Kingston, Ontario
Travel Vaccines

Which Travel Vaccinations do you need?

The perfect vacation can be ruined by a lack of preparation. Before you hit the road, make sure that your travel shots are up-to date and check with an advisor at our clinic about what else might need attention while traveling abroad!

Swift Clinics offers a variety of vaccinations to ensure your health and safety while traveling.

We offer same-day consultation so that our advisers can fully understand your vaccination requirements. If you have complex travel plans (visiting multiple countries) then ask for a double slot at no extra cost.

Does your destination have some entry requirements?

Border officials may need to see your yellow fever certificate before you enter. Our clinics are designated yellow fever centres and can issue your certificate of immunity. Swift Clinics can also provide certificates of vaccination against meningococcal meningitis.

Do you need malaria prophylaxis?

Swift Clinics can provide you with the tablets and the advice you need to avoid this deadly mosquito-borne disease. Our advisers can also tell you what you need to do to avoid other mosquito-borne fevers such as chikungunya and dengue fever.

Can I get vaccinated for a last-minute trip?

Are you leaving very soon? We can help. Swift Clinics’ experts generally recommend that you get your shots done six to eight weeks before you leave, but we can still help with a last-minute trip. Make a same-day appointment now and set your mind at rest.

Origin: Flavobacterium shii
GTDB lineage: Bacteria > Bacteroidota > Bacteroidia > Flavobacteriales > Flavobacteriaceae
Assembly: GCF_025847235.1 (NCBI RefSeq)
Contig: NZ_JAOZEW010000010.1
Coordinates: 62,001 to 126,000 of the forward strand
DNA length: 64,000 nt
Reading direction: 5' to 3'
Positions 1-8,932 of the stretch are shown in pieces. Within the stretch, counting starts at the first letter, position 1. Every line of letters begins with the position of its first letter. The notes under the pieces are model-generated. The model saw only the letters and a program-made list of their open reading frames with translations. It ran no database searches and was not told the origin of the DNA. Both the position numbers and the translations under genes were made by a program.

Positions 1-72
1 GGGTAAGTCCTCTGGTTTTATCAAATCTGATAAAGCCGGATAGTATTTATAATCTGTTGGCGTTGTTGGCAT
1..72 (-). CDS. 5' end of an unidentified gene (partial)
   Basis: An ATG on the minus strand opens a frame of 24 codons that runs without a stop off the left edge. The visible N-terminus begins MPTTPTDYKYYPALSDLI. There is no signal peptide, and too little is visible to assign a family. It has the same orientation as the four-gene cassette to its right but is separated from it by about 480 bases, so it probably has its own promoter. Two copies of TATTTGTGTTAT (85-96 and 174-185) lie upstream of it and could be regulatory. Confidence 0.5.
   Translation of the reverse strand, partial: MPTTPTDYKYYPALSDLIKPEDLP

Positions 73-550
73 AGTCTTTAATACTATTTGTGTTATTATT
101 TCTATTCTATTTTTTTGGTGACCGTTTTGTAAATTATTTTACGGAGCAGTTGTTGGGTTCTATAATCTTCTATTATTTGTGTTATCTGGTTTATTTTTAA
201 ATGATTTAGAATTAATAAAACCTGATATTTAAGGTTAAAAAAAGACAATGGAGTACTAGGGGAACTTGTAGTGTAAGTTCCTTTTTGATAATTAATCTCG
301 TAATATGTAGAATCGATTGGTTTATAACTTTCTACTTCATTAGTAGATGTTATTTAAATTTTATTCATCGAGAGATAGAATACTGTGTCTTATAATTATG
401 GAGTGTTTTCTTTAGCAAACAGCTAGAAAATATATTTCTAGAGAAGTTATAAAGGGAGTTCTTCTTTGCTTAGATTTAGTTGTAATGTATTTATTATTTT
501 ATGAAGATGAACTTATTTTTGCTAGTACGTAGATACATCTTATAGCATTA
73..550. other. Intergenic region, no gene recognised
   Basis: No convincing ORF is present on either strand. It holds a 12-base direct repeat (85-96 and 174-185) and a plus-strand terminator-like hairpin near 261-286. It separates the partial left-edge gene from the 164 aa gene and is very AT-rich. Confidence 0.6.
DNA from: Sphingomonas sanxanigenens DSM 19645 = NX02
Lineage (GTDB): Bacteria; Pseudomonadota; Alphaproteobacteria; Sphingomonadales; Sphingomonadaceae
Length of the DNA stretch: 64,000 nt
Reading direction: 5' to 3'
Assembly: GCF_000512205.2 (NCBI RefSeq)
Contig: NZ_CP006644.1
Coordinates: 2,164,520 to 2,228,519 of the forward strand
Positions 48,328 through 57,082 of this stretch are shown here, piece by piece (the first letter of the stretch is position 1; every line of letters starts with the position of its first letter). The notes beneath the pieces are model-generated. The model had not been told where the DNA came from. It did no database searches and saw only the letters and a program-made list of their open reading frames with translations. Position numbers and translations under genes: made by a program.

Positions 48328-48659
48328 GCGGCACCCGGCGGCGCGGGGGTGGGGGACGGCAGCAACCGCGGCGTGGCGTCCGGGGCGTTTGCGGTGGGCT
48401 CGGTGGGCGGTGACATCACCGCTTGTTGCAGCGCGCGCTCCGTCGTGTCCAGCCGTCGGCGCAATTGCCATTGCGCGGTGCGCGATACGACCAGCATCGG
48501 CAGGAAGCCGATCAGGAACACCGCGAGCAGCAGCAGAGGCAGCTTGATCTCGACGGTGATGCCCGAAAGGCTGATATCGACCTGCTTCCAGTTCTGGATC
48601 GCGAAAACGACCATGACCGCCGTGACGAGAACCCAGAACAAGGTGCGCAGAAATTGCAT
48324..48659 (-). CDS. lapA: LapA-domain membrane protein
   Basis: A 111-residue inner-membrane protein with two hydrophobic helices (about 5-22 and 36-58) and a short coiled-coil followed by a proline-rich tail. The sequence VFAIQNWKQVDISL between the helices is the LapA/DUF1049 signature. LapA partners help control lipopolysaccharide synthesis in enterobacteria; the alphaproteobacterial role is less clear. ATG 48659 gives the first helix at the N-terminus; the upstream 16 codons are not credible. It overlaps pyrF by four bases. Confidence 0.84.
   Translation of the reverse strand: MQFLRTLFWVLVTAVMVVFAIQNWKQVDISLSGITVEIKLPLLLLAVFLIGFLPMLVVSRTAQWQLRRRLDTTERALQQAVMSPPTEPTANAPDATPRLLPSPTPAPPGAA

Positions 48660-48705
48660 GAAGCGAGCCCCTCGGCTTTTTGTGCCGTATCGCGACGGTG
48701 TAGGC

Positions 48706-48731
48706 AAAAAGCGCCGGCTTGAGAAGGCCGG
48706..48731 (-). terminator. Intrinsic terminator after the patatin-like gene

Our Vaccines

Cholera is an intestinal infection caused by the bacterium Vibrio cholerae. Like typhoid fever, cholera is contracted by eating or drinking food and water that has been contaminated by sewage. Cholera is often accompanied by travellers diarrhea, and the symptoms can result in vomiting and diarrhea.
Dengue fever is a mosquito-borne virus affecting more than 390 million people in over 100 countries and it can cause mild to severe illness. The virus is also known as ‘breakbone fever’ due to its symptoms. There is no specific treatment for dengue other than supportive care, and prevention is key. A Dengue Fever vaccine is not currently available in Canada.
This is a rare but potentially serious infection that can lead to heart or organ damage. It is spread through respiratory vectors. Diphtheria produces a toxin that can cause weakness, sore throat, fever and swollen neck glands. If the toxin enters the blood stream, there can be serious complications. Death rate from diphtheria is 10 percent with treatment, and 50 percent without treatment.
Hepatitis A is a virus affecting the liver. It usually spreads through contaminated food or water. Unlike other forms of hepatitis, A cannot become a chronic infection. Symptoms often appear two to six weeks after exposure. There are epidemics of Hep A from time to time and recovery can take weeks to months.
Hepatitis B is a contagious liver infection with potentially severe symptoms and lifelong impact. It spreads through bodily fluids like blood or semen through vectors like sex, contaminated needles, and contact with blood or open wounds. Sexual transmission accounts for 2/3 of hepatitis B cases as it is up to 100 times more infectious than HIV.